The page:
House GOP Schedules Vote On 20-Week Abortion Ban That Still Includes Hurdles For Rape Survivors

Back in January, House Republican leaders cancelled a vote on a 20-week abortion ban, the top legislative priority of anti-choice groups, shortly before it was scheduled to take place on the anniversary of Roe v. Wade. A group of more moderate anti-choice Republicans, led by Rep. Renee Ellmers, had objected to language that exempted rape survivors from the ban only if they had reported the assault to law enforcement first, which Ellmers said “further victimized the victims of rape.”

Anti-choice groups were furious and have been holding protests outside the offices of House Republican leaders demanding a new vote on the bill. It seems that they have now gotten their wish.

A number of outlets are reporting that the House leadership has scheduled a vote next week on the 20-week ban after months of negotiations about the rape exception. According to news reports, while the requirement that rape survivors file a police report is no longer in the bill, they are now required to present evidence that they “have received either medical treatment or licensed counseling at least 48 hours prior to the late-term procedure.”

According to LifeNews, the bill also includes an “informed consent” requirement that notifies women “of the age of her baby and the requirements under the law” and includes language making it easier to sue abortion providers.

The Weekly Standard reports that National Right to Life Committee and the Susan B. Anthony List are both behind the new version of the bill:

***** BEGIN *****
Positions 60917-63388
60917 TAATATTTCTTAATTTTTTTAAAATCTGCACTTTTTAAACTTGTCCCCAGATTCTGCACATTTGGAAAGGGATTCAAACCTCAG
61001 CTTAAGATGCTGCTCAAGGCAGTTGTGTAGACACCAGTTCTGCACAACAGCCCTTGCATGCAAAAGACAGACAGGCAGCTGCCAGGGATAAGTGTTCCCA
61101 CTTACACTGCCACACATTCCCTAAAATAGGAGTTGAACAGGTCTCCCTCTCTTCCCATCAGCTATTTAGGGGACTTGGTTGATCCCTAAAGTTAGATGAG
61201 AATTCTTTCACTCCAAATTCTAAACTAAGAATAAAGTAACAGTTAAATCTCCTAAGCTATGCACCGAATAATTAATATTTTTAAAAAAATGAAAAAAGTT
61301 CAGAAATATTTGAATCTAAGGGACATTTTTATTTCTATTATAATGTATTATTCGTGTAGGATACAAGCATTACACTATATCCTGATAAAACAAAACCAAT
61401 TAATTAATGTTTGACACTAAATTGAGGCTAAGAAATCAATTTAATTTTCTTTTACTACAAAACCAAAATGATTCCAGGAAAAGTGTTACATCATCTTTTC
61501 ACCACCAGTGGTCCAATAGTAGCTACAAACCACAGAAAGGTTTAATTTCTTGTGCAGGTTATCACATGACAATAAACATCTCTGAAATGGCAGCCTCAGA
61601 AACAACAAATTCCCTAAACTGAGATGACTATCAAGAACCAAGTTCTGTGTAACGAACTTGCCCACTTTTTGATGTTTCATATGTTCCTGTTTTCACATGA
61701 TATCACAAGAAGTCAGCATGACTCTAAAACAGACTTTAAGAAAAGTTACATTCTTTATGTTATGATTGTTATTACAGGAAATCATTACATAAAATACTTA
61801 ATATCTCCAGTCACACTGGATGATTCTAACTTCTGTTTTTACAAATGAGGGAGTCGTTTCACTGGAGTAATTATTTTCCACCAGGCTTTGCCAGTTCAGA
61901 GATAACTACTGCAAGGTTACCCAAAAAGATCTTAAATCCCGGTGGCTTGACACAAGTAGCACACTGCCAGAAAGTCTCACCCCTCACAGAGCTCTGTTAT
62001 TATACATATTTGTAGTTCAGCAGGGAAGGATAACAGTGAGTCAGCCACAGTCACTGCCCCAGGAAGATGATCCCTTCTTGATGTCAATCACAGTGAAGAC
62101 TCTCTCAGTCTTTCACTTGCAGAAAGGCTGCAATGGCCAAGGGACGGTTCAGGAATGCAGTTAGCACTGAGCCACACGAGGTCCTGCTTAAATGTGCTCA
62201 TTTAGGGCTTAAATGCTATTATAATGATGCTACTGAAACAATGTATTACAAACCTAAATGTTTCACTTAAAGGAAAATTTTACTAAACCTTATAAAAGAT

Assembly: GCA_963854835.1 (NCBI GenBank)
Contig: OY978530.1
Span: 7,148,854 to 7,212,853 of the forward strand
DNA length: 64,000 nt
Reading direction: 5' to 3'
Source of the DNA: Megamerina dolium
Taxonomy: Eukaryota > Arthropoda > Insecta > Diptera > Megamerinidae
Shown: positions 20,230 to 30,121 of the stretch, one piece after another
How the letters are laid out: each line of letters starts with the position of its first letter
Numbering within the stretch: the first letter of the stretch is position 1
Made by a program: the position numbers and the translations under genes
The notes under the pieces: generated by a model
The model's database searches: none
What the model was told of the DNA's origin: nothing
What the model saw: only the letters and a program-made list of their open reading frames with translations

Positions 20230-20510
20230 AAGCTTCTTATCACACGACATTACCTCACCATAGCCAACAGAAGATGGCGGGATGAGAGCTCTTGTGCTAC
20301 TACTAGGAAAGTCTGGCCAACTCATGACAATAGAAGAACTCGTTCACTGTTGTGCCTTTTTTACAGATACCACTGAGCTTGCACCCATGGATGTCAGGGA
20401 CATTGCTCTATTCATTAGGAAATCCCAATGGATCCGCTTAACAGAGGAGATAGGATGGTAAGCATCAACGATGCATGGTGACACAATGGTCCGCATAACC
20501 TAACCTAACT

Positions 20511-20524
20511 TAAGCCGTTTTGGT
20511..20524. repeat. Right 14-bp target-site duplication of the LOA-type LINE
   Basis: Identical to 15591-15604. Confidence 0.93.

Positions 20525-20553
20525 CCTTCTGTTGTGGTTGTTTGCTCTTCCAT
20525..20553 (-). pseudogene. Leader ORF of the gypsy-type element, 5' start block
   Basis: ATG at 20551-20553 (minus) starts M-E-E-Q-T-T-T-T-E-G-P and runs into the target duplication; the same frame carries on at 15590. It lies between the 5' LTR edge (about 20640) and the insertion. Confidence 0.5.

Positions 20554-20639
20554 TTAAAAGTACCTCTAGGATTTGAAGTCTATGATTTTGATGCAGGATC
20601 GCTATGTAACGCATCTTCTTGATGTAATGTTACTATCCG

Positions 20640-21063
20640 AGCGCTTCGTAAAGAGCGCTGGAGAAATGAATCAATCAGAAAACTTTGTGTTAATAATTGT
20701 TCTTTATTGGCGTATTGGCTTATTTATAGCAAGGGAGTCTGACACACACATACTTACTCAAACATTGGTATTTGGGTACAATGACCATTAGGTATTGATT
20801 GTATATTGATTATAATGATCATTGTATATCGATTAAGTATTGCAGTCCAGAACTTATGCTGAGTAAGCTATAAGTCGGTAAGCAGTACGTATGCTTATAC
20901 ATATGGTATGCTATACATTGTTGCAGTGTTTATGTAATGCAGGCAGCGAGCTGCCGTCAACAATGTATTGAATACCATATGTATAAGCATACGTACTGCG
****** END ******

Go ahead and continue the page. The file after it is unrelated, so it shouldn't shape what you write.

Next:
In 2013, the House passed the bill, called the “Pain Capable Unborn Child Protection Act,” which included exceptions in the cases of rape, incest, and when a physical health issue endangers the life of the mother. But an effort to pass identical legislation in the new Congress was scrapped in January on the eve of the annual March for Life because some GOP members, led publicly by Rep. Renee Ellmers of North Carolina, objected to the bill's reporting requirement for late-term abortions in the case of rape. The bill required the crime to be reported to law enforcement officials at any point prior to performing a late-term abortion.

According to House Republicans, that requirement has been removed from the bill. Instead, the legislation requires abortion doctors to ensure that victims have received either medical treatment or licensed counseling at least 48 hours prior to the late-term procedure. With that change, the bill has assuaged the concerns of those Republican members while still garnering strong support of national pro-life groups, including the National Right to Life Committee and the Susan B. Anthony List.

“I’m proud we’ve gotten to a point where we found a consensus between our members and the pro-life groups out there,” said Rep. Diane Black of Tennessee.

The fact that there was a rape exception in the bill at all was the result of last-minute negotiations on a previous version of the bill after its sponsor, Trent Franks, made a Todd Akin-like remark about pregnancy from rape being rare. As we explore in our recent report on the “personhood” movement, rape exceptions are extraordinarily divisive within the anti-choice community. The National Right to Life Committee’s decision to support the Franks bill even with the narrow rape exception caused a number of state anti-choice groups to form a rival organization that pushes for “no exceptions” anti-choice policies.

Blogger Jill Stanek reports that one person involved in the negotiations on the current version 20-week ban told her, “This is the most complicated bill I’ve ever worked on.”